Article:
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Court documents shows shocking amount Kidero used during 2017 Nairobi gubernatorial elections




Former Nairobi governor Evans Kidero, the 2017 gubernatorial elections will remain in his memory as it was an uphill task.

Evans Kidero fought to retain his seat from Peter Kenneth and Mike Mbuvi Sonko.

Fresh details have emerged that the former Nairobi county boss spent Ksh 418 million during the campaign but ended up losing his seat.

According to an article by the Standard, the lost campaign emanates from a long tax battle with the Kenya Revenue Authority.

A court document filed by Kidero’s lawyers shows that he spent Ksh 37 million on his party the Orange Democratic Movement (ODM).

At the same time, Ksh 53 million was used to set up his campaign centre.

Kidero’s team spent another Ksh 75 million on media and publicity, Ksh 25 million on the nomination, Sh 47 million on publicity materials, while his agents used Ksh 55 million to reimburse travellers.

Kidero additionally rented an office at the cost of Ksh 7 million that he used to carry out his political activities for 36 months.

The former governor splashed Ksh 20 million to launch his political bid while Ksh 8 million went on research and poll tracking.

Further, the document reveals that Kidero used Ksh 19 million to fuel cars and Ksh 25 million to monitor elections.

An additional Ksh 16 million was for capital expenditure, while Ksh 6 million was for entertainment.

According to the document filed by Kidero, it also gives a list of the guests who attended his fundraiser. Most of them include influential business people in the country.

It’s alleged the former county boss was to spend Ksh 423 million in the campaign, but he ended up spending Ksh 418 million.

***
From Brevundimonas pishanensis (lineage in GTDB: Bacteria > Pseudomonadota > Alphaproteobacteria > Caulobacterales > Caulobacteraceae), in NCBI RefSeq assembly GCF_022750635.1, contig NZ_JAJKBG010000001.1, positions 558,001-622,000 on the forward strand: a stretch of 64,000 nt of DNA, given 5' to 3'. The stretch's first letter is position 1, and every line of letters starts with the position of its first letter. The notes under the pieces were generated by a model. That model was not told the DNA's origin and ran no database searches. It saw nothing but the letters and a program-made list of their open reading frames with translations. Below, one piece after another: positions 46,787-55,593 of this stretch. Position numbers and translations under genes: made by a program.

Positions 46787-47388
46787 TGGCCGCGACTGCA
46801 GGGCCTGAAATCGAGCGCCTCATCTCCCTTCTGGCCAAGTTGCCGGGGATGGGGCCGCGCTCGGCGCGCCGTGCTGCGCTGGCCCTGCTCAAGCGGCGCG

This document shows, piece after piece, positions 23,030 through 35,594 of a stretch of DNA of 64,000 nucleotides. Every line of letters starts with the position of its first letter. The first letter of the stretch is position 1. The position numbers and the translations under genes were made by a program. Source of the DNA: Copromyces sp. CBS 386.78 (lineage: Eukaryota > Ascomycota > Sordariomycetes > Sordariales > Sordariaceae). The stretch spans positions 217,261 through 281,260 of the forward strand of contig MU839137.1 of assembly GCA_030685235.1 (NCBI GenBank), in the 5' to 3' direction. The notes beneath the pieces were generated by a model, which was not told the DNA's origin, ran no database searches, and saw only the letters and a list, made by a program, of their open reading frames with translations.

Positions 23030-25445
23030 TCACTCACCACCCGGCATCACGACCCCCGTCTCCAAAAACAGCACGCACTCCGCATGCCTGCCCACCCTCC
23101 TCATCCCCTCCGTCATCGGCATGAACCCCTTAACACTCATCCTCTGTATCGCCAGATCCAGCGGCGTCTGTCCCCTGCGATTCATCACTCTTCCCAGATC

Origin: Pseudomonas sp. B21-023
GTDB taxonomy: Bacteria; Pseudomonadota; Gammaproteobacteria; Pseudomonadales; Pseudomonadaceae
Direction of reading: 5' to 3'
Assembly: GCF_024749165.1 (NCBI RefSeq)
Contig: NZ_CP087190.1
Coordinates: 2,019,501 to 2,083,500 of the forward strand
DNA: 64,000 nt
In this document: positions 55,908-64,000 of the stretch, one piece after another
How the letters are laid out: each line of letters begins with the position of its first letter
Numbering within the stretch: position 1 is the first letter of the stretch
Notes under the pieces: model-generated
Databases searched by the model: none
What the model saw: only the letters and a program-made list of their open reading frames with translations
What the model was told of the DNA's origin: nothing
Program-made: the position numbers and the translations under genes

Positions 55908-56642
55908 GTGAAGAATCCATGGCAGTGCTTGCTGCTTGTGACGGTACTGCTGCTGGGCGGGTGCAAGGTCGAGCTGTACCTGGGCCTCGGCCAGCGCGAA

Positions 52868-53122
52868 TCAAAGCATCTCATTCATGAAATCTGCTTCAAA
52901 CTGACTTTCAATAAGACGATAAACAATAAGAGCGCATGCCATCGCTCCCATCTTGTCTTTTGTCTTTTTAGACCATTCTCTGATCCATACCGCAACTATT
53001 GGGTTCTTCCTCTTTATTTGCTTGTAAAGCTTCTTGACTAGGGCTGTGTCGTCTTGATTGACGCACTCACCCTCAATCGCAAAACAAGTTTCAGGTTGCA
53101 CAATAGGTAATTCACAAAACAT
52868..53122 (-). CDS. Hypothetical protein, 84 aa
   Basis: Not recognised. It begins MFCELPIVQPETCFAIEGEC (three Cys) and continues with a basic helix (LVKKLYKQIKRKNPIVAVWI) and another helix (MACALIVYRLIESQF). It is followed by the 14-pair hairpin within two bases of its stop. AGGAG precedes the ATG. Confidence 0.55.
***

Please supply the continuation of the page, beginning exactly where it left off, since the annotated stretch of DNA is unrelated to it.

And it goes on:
After losing to Mike Sonko, Kidero remained with Ksh 4 million as pocket change.

However, on its part, KRA says that despite spending that amount on campaigning, he still needed to pay tax.

The taxman added that Kidero received the funds before campaigns kicked off.

KRA said that the tribunal ignored the fund deposit between 2011 and 2013.

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Duo gives libraries vital facelift



Public libraries are vital as storehouse of knowledge; they mould character of cities. Yet, most public libraries are in dilapidated conditions and require a facelift.

At the end of 2018, author Wanjiru Koinange and publisher Angela Wacuka, founders of Book Bunk, conducted a research and found out that contrary to popular opinion that Kenyan’s don’t read, 300 people were walking in and out of public libraries every single day to use them. For this reason, three years ago, they set up Book Bunk to give public libraries a new lease of life after decades of neglect.

“Our mission is to restore public libraries, to convert them not just from a physical perspective but also from a social and experiential perspective. In a sense, what are other people doing in their spaces, what

are they getting access to, what are they reading and what kind of services are in public that we can bring to the libraries,” starts Wanjiru.

They have three projects, with Macmillan Memorial Library as the flagship and others in Makadara and Kaloleni in Nairobi. Two years before the renovations, the duo spent time doing a lot of programming work, events and research, and when the funds came, they began physical restoration, starting with Kaloleni.

However, Covid-19 happened and with it came new rules and regulations on how construction work should continue. At that point, the two had already hired 28 people as casual labourers for the project. Luckily, by the time the new regulations were set, they had already done the bulk of renovation and all that was left was just painting and tiling, which could be done by fewer staff members.

“It didn’t feel right for them to stop because they were relying on the cash to survive. We began looking at how they could space out work, even though it would take longer, but it meant that we could still keep them. They were able to do that and currently they have completed the renovation of first branch,” she says Though risky, they used local people to work on the project to make them feel part and parcel of it. Since land grabbing is prevalent in these areas, most locals look at those who walk in with projects suspiciously, thus educating them on the project’s significance was not a walk in the park.